The race for president of Phillips Brooks House Association, the venerable community service giant, took an unexpected turn last week after the losing candidate contested the results.
Richard S. Kelley ’10 asked for a recount after the initial vote on Nov. 12 declared his opponent, Matthew S. Garcia ’10, the victor. A re-examination of the ballots yielded a different tally, prompting the organization’s board to hold a re-vote over the weekend.
This time, Kelley emerged the winner, capping a dramatic week that one top-ranking PBHA executive described as “an emotional and difficult time for both camps.”
The chief executive at PBHA, a registered non-profit that is one of Harvard’s biggest student groups, presides over a board of officers that oversees dozens of public service programs that count 1,600 volunteers in their ranks.
The field for the top spot began with three, as Garcia and Kelley faced off against Jessica G. Ranucci ’10 in the initial vote held last week. No candidate won a majority after the first ballot, which polled the current officers and representatives of each of PBHA’s 77 programs, members said.
A run-off commenced between Kelley and Garcia, the top two vote-getters, and Garcia was initially announced as president. (PBHA officials said they could not disclose vote totals.)
Elections for other positions then began, since PBHA runs its elections on a drop-down system where losing candidates can run for other posts.
But that night, Kelley said he would exercise a club bylaw that allows a candidate to contest the results.
In an interview yesterday, a week after the initial count, Kelley declined to elaborate his reasons—no justification is required by the by-laws—but said that he took the action “at the advice of a lot of people who didn’t think the process was where it should have been.”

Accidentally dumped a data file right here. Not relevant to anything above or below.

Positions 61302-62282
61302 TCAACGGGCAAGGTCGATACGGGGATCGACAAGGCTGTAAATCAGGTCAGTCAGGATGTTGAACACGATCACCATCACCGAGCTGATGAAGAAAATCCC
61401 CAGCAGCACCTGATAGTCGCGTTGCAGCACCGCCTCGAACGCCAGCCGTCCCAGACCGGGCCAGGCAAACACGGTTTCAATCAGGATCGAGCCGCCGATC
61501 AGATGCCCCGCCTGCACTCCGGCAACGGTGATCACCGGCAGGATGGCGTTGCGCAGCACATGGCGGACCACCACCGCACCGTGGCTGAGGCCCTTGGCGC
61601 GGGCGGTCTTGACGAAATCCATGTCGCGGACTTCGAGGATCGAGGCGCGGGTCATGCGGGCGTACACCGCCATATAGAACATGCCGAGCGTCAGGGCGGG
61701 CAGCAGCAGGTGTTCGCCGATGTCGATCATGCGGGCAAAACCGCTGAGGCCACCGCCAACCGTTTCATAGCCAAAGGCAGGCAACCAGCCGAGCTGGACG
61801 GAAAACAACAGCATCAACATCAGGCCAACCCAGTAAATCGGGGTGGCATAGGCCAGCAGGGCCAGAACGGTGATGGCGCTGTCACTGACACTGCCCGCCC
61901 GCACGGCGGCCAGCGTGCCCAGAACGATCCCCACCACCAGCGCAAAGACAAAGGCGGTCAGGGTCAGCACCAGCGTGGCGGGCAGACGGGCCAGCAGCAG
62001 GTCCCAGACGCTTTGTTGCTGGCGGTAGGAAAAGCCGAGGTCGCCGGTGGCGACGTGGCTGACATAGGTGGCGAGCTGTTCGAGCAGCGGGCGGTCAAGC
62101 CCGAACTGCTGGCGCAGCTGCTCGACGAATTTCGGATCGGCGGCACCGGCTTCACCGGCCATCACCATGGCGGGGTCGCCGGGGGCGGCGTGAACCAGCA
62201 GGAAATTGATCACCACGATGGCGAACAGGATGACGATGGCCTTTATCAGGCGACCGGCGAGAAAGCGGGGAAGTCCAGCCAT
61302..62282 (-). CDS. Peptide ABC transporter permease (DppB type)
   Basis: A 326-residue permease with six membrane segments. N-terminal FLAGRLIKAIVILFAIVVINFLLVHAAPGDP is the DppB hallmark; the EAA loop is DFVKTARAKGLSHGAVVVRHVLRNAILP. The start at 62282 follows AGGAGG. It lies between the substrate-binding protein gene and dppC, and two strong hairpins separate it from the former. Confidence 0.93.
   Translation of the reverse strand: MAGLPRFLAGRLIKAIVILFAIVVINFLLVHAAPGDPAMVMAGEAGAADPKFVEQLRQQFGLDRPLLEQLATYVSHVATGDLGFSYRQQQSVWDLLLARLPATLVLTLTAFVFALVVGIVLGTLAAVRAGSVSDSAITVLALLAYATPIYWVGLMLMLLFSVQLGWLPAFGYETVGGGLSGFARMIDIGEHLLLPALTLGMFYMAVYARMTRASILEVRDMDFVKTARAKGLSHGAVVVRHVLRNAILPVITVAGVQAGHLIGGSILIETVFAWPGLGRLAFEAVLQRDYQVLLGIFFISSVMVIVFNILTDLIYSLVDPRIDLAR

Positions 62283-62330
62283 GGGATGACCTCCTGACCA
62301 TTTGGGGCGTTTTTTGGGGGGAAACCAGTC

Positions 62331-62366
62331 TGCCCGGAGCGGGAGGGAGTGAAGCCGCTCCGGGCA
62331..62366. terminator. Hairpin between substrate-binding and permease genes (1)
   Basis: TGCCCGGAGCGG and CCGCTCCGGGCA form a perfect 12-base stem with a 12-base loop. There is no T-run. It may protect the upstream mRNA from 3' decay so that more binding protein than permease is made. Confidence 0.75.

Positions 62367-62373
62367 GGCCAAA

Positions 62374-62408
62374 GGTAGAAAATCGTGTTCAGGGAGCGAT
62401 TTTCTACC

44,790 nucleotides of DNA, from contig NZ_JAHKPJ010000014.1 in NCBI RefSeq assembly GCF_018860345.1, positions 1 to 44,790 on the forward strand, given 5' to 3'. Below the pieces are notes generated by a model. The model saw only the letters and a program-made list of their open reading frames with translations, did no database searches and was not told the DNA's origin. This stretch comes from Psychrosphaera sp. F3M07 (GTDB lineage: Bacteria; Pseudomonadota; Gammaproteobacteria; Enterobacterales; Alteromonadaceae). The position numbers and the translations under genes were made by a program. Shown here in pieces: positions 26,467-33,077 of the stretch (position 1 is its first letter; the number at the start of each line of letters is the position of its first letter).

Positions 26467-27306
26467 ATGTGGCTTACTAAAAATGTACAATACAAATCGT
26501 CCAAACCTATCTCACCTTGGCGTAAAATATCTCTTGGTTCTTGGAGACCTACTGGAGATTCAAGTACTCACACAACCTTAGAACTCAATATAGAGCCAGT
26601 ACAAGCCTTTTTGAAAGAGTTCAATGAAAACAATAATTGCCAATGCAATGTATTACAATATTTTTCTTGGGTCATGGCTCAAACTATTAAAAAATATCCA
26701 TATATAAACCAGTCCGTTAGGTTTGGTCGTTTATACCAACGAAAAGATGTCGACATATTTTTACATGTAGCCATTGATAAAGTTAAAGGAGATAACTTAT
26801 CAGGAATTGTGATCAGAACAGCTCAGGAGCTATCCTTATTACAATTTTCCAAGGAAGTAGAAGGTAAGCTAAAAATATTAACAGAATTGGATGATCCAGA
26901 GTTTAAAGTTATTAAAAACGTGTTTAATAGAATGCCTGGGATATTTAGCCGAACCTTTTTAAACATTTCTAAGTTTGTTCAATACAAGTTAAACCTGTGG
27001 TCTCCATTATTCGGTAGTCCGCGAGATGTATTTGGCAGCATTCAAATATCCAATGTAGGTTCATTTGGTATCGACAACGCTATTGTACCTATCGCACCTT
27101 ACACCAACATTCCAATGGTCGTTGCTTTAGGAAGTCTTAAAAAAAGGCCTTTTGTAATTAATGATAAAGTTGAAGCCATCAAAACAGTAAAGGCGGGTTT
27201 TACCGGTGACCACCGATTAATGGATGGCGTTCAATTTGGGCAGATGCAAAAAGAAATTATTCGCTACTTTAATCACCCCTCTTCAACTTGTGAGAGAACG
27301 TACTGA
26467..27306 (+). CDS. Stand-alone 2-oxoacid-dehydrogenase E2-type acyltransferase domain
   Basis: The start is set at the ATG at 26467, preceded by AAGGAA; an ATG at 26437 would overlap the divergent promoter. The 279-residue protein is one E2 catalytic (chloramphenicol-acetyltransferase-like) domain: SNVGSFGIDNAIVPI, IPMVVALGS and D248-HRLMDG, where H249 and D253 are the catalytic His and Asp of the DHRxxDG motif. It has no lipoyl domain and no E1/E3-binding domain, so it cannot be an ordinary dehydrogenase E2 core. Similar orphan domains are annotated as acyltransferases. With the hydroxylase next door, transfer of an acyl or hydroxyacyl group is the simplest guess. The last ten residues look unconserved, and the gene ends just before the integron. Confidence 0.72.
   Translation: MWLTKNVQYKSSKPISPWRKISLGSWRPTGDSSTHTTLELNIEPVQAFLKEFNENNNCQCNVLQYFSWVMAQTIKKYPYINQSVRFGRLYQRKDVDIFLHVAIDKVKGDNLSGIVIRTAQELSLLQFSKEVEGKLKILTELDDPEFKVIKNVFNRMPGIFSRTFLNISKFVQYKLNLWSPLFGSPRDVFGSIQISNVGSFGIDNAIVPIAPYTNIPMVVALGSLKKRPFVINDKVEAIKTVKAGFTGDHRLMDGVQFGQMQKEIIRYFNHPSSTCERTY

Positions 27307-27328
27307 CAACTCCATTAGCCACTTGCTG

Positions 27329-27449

An automatic recount was held that resulted in a different vote total, according to Frances M. Tompkins ’09, the outgoing PBHA president.
Because the officers could not ensure the security of the ballots since the initial count, a re-vote was scheduled for the weekend.
Kelley described the experience as “busy and stressful and emotional.” To ensure the security of the re-vote, which was held on Friday and Saturday, PBHA officials traded shifts as poll-watchers and voters were asked to produce identification. The votes were held in a ballot box that was continuously monitored. Overnight, the ballots were kept in a lockbox.
When the final ballot was tallied, Kelley was declared president, putting the folklore and mythology concentrator in Mather House at the helm of the century-old public service group.
“I’m impressed by how people have come together to set aside personal biases during an emotional and difficult time for both camps,” Tompkins said. “The Elections Committee and the candidates devoted so much time to ensure the process was as fair as it could be.”
Garcia echoed that sentiment. “I think the elections committee was trying to work as quickly as possible,” he said yesterday. “In the amount of time given, the elections committee was as fair as it could be.”
Garcia said he wanted to remain involved in PBHA, “but I don’t know yet what that capacity will be.”
A second slate of elections will be held in December to fill the remainder of the cabinet.
“I ran for president because this organization has been a vital part of my experience at Harvard,” Kelley said. “I’m looking forward to making a difference with a great team of new officers.”
—Staff writer Brittany M. Llewellyn can be reached at email@example.com.